Fashion

Breaking Down The Filipino References in The Nike Lebron Soldier 12 ‘Agimat’

For the second time, Nike serves up an all-blue Lebron James sneaker for the Philippines.
IMAGE Nike
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You’ll recall, that in May of last year, Nike released a Philippines-themed Lebron 14. It was all-blue with gold accents, and it had several specific references to our country and our basketball culture. It was intended to celebrate the Filipino basketball player through the signature sneaker of a beloved NBA star, so naturally, we all went nuts for it. The ‘Agimat’ Lebron 14 was one of the most sought-after colorways, because #PinoyPride, because LeBron James, and well, because it was a great shoe on its own practical and aesthetic merits.

This year, Nike is reprising the ‘Agimat’ colorway, this time with the Lebron Soldier 12 (it's a lower number because the Soldier is a "spin-off" of the mainline Lebron sneakers, created more recently). Using the same colors and many of the same design features—why fix what ain’t broke, right?—they’ve put together a sneaker that’s sure to fly straight off of shelves here in the Philippines. Check it out:

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It’s worth noting that many of the same allusions to Filipino basketball culture are still here. Specifically, these are:

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“Para sa Kadakilaan”
Last year’s ‘Agimat’ colorway used this as its slogan. It’s a loose Filipino translation of “For glory,” which doesn’t really come across right. But it’s here again, this time along the ankle area.

MNL 330
The tongue of the Lebron Soldier 12 'Agimat' is studded with emblems. The first emblem shows the letters MNL, which obviously refer to Manila, and the number 330, which is the zip code of Akron, James’ hometown. You could interpret this as a “from Akron to Manila” type of design element, which is nice and subtle, if a little tenuous. But we still think it’s a cool little touch.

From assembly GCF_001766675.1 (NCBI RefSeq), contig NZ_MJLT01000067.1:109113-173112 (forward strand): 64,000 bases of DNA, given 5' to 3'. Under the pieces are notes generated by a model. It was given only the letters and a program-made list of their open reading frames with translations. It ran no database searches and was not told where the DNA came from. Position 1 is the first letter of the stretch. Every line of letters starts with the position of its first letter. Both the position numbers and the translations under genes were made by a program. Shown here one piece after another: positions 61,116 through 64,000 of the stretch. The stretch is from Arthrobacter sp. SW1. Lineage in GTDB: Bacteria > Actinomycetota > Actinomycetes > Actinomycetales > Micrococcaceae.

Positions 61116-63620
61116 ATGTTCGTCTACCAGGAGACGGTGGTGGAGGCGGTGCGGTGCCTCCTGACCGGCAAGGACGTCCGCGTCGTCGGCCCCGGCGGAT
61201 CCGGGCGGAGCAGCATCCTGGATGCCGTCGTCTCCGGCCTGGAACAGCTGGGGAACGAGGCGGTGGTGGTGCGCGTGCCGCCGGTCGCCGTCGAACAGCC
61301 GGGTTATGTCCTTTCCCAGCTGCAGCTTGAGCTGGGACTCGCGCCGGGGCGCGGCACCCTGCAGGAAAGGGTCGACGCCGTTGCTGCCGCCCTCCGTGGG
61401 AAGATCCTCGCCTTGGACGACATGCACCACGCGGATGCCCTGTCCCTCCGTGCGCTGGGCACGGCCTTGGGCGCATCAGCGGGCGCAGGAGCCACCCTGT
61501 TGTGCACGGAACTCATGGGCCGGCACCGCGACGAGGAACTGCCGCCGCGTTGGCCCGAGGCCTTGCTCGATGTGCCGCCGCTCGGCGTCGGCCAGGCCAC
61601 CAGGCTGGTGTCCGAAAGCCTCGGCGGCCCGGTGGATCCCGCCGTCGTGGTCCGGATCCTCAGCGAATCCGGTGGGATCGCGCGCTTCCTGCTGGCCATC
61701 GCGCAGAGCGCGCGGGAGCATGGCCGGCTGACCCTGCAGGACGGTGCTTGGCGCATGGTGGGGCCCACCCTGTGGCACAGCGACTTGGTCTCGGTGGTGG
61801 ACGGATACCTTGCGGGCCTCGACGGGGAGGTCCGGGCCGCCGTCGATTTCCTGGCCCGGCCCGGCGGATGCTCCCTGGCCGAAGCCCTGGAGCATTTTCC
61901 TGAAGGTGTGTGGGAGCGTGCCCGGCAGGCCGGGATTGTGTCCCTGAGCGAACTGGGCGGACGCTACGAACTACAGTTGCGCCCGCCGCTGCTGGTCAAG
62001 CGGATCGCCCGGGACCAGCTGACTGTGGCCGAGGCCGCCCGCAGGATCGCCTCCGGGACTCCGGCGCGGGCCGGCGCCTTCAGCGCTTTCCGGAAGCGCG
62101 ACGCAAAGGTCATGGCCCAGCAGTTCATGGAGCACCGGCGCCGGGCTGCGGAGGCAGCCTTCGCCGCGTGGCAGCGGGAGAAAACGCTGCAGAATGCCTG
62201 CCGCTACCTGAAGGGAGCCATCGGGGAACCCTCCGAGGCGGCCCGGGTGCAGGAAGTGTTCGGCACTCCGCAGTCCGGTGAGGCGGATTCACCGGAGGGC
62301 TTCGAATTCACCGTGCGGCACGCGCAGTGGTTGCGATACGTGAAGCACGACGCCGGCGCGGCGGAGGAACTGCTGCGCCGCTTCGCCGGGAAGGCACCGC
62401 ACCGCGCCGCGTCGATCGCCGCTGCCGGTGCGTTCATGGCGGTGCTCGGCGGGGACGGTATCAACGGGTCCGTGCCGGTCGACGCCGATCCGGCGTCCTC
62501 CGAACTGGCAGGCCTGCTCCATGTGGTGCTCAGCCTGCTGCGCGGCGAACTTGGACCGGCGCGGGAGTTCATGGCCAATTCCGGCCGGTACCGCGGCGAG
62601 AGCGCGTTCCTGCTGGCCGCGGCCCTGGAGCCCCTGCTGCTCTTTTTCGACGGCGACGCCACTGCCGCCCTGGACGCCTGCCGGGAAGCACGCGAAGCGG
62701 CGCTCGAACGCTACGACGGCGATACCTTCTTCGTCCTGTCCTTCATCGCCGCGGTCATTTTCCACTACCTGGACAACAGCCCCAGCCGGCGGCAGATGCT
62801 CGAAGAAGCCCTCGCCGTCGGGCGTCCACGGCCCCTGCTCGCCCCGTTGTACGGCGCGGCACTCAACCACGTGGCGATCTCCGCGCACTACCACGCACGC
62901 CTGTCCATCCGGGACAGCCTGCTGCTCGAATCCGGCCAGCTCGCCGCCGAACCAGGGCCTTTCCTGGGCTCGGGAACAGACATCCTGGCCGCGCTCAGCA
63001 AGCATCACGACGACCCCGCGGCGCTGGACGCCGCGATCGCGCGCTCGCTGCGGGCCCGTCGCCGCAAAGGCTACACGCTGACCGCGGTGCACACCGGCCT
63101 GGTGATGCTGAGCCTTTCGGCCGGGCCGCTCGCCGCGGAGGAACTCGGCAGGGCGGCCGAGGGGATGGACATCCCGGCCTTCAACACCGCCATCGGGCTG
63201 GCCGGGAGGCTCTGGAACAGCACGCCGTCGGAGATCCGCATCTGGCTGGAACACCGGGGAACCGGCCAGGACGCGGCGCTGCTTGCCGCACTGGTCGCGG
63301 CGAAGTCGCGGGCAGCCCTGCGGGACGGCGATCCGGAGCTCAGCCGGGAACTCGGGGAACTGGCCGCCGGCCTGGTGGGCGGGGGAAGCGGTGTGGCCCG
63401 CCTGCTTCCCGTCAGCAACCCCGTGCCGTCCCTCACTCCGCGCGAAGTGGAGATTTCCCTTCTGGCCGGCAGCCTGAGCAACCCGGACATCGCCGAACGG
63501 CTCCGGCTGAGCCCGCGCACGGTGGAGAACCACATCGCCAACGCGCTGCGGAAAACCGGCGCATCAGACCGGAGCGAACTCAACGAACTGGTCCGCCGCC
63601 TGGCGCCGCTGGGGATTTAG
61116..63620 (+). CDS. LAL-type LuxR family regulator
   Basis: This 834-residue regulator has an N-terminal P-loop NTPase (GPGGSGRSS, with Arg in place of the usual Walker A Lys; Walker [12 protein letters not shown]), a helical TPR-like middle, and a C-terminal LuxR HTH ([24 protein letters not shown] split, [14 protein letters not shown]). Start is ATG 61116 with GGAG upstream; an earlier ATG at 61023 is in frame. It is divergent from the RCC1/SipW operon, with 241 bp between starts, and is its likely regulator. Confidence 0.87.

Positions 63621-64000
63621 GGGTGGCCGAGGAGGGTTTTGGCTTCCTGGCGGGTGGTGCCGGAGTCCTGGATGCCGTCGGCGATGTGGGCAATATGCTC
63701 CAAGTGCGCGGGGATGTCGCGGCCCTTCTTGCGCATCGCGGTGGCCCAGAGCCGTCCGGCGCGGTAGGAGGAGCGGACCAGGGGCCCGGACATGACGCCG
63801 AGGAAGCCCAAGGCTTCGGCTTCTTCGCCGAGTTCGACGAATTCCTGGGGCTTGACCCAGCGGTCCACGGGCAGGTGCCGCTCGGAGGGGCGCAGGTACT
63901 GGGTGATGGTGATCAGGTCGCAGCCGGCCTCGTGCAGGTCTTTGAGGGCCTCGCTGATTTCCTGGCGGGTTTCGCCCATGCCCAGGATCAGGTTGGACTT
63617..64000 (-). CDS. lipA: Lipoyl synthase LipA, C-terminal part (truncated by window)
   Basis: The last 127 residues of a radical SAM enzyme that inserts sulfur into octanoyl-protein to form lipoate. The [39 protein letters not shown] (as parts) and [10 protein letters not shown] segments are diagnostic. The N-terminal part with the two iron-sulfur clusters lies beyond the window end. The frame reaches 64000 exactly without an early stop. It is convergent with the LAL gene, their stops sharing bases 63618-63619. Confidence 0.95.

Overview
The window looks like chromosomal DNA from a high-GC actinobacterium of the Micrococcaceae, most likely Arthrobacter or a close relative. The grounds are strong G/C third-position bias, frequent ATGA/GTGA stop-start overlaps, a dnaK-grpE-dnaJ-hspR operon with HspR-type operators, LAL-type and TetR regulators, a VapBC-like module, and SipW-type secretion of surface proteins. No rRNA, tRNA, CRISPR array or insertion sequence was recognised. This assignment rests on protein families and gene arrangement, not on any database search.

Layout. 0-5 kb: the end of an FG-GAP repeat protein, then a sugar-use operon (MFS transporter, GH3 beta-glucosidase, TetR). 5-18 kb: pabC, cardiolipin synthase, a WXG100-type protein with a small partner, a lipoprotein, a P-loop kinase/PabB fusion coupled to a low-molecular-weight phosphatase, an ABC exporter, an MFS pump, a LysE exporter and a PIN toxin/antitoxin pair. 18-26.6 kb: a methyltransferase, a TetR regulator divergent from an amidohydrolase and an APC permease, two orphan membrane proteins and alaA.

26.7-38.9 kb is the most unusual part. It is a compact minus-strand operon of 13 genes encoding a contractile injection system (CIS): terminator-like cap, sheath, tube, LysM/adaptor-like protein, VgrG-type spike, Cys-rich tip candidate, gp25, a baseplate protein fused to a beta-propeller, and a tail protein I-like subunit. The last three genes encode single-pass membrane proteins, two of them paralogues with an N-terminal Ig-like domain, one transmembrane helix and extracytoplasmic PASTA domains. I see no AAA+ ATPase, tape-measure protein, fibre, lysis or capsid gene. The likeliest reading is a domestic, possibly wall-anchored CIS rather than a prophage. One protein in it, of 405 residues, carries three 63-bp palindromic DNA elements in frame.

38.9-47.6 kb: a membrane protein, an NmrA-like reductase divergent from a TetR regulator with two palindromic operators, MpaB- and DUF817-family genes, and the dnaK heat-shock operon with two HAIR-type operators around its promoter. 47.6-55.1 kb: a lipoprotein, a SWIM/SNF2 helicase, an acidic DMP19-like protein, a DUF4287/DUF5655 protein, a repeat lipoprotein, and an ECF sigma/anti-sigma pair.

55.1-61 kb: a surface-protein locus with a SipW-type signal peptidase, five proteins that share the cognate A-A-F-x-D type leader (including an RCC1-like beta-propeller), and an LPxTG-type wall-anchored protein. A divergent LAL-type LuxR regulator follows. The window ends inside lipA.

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Volcanoes
Another emblem is fire, which is meant to represent both James’ fiery passion for the game and the Philippines’ many volcanoes. At first, you’d think that our volcanoes aren’t exactly emblematic of the country, but think again: the Philippines is one of the countries along the Pacific Ring of Fire. It’s not the most obvious facet of our land, but we are, in fact, a volcanic country.

Steep mountain
Okay, this one is a little farfetched. The steep mountain refers to our terrain, and to James’ uphill battle to greatness. Apart from Mount Mayon—which isn't in Naga, by the way—there aren't many reasons to refer to Philippine terrain as "steep." Honestly, it’s a feature we could have done without—or maybe swapped for something better. A streetball reference instead, perhaps?

Stars
The four stars are meant to signify James’ four MVP titles, but they’re also conveniently Filipino visual elements. Good call on this one, and we appreciate the restraint that kept it subtle—they could have easily slapped a sun on there, just because.

“Mula Mandirigma sa Mandirigma”
Lastly, this year's ‘Agimat’ sneaker bears the tagline “Mula Mandirigma sa Mandirigma,” which is a loose Filipino translation of “From Soldier to Soldier.” It sounds a little awkward, and you almost get the sense that this was Google-translated. But hey, the shoes are called Soldiers, after all, and if they make you feel like a mandirigma on the court, we can’t complain.

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The Nike Lebron Soldier XX ‘Agimat’ will be available on June 15, 2018 at Titan and select Nike retailers for the full retail price of P6,745.

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